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Episode 36: Blackbaud Institute Charitable Giving Report

Overall giving rose 2% in 2020 compared to 2019 while online donations grew 21%, according to the Blackbaud Institute Charitable Giving Report.

Steve MacLaughlin, vice president, production management, at Blackbaud, visits this episode of the Fresh Research podcast to break down the data and what you need to know about 2020 giving. The report is based on $40.7 billion in giving to 8,833 nonprofits during 2020, including online giving of $3.2 billion to 4,964 nonprofits.

There was a definite roller coaster ride in the data that we observed over time. We started to see a recovery in the third quarter of 2020, and then certainly the fourth quarter. The last sort of three months of the year were really positive,” he said. Fundraising at the largest organizations — those that raise more than $10 million annually — jumped 5.3%. Medium nonprofits, which have annual fundraising revenue between $1 million and $10 million, experienced a 1.2% increase in donations. The smallest nonprofits, annual fundraising of less than $1 million, were the only category to experience a drop from 2019 to 2020 — down 7.2%.

For MacLaughlin, 2020 was all about online fundraising, which reached 13% of total giving and mobile devices accounted for 28% of the total. The average gift amount during 2020 was $737, up from $617 in 2019. Online average donations, which are more likely to reflect individuals than institutions, jumped to $177 from $148 in 2019.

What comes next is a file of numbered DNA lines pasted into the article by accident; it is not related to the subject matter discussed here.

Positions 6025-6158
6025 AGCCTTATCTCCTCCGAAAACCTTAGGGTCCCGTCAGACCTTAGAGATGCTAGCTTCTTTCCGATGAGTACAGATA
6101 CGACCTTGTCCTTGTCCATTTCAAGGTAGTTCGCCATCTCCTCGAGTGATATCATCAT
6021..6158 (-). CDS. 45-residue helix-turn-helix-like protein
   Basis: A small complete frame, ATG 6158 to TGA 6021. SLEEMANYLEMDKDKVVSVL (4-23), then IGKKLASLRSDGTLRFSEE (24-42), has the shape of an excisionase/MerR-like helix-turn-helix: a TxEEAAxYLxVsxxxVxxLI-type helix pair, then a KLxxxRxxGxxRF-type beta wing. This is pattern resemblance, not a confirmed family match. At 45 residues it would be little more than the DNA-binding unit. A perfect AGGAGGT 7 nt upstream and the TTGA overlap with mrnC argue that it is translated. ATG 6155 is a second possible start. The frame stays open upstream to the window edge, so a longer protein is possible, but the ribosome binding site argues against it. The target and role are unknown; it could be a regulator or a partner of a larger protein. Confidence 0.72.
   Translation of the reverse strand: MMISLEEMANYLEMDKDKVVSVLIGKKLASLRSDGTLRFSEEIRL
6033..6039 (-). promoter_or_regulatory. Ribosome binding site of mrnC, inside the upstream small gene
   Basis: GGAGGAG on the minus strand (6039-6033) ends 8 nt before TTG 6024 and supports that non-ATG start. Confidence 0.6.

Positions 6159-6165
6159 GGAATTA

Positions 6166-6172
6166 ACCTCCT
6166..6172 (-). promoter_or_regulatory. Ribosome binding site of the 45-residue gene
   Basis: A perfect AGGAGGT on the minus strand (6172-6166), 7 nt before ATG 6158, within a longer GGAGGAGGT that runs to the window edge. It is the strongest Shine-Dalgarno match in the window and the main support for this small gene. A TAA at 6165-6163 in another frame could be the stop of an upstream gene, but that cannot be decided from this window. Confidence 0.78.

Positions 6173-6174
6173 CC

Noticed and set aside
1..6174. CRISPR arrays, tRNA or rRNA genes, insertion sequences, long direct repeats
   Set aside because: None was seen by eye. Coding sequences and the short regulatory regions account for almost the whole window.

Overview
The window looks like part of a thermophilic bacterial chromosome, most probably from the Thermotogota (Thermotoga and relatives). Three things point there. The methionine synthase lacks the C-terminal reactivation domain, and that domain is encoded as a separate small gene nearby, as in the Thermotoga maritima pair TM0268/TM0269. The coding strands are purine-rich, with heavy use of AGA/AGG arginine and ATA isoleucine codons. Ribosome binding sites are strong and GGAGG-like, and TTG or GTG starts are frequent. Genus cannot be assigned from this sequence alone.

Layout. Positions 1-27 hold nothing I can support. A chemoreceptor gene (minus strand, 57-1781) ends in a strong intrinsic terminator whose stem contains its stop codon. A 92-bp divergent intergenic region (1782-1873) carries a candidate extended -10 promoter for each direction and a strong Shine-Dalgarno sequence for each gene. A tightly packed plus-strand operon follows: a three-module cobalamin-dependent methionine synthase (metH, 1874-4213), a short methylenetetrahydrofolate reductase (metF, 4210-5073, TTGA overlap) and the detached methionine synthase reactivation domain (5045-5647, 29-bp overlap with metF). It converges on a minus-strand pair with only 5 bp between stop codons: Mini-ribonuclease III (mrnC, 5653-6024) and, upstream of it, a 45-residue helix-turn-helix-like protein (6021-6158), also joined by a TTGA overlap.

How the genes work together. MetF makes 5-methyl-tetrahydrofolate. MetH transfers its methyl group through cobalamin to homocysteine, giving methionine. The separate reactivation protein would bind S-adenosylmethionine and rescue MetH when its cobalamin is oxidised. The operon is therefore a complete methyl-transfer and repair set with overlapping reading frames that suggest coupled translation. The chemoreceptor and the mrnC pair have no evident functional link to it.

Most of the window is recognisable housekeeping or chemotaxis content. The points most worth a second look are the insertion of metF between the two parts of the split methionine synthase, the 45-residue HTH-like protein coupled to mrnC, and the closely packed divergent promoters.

“Certainly in 2020 was where we saw, you know, a significant shift — I think really a pivotal moment — for online giving,” eclipsing 10% of overall giving. “As overall giving struggled, especially the middle part of 2020, online giving was really holding up the dam, if you will,” he said, pointing out that as overall giving was down 8% in the second quarter, online giving was up 36%.

“For me, what happened in 2020 was digital adaptation. You didn’t really have a choice. You didn’t have a choice about your preference for Zoom or Webex or Teams or Slack or whatever you use for virtual meetings — you just had to do it. So we saw this big shift. Certainly the shift also was consumer driven because in so many ways consumer behavior mirrors donor behavior because the common denominator is humans. And so as they shifted in the past to a lot more online experiences, you saw that shift as well with online giving.”

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